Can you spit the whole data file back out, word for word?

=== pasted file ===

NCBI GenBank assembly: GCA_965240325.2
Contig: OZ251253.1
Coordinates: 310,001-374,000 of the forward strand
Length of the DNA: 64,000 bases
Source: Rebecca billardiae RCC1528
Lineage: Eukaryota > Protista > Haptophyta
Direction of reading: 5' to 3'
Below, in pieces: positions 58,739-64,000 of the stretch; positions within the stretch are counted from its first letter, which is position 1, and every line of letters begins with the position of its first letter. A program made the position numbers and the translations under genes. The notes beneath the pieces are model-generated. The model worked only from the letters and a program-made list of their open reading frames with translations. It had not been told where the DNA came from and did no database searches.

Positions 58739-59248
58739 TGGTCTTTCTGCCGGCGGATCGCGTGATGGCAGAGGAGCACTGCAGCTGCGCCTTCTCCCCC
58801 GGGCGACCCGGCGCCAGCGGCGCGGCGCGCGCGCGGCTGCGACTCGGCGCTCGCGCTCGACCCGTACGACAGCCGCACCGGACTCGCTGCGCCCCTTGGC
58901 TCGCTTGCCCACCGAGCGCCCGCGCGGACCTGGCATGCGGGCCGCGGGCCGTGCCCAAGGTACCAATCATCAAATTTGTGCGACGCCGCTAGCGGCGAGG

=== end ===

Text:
NCBI GenBank assembly: GCA_965240325.2
Contig: OZ251253.1
Coordinates: 310,001-374,000 of the forward strand
Length of the DNA: 64,000 bases
Source: Rebecca billardiae RCC1528
Lineage: Eukaryota > Protista > Haptophyta
Direction of reading: 5' to 3'
Below, in pieces: positions 58,739-64,000 of the stretch; positions within the stretch are counted from its first letter, which is position 1, and every line of letters begins with the position of its first letter. A program made the position numbers and the translations under genes. The notes beneath the pieces are model-generated. The model worked only from the letters and a program-made list of their open reading frames with translations. It had not been told where the DNA came from and did no database searches.

Positions 58739-59248
58739 TGGTCTTTCTGCCGGCGGATCGCGTGATGGCAGAGGAGCACTGCAGCTGCGCCTTCTCCCCC
58801 GGGCGACCCGGCGCCAGCGGCGCGGCGCGCGCGCGGCTGCGACTCGGCGCTCGCGCTCGACCCGTACGACAGCCGCACCGGACTCGCTGCGCCCCTTGGC
58901 TCGCTTGCCCACCGAGCGCCCGCGCGGACCTGGCATGCGGGCCGCGGGCCGTGCCCAAGGTACCAATCATCAAATTTGTGCGACGCCGCTAGCGGCGAGG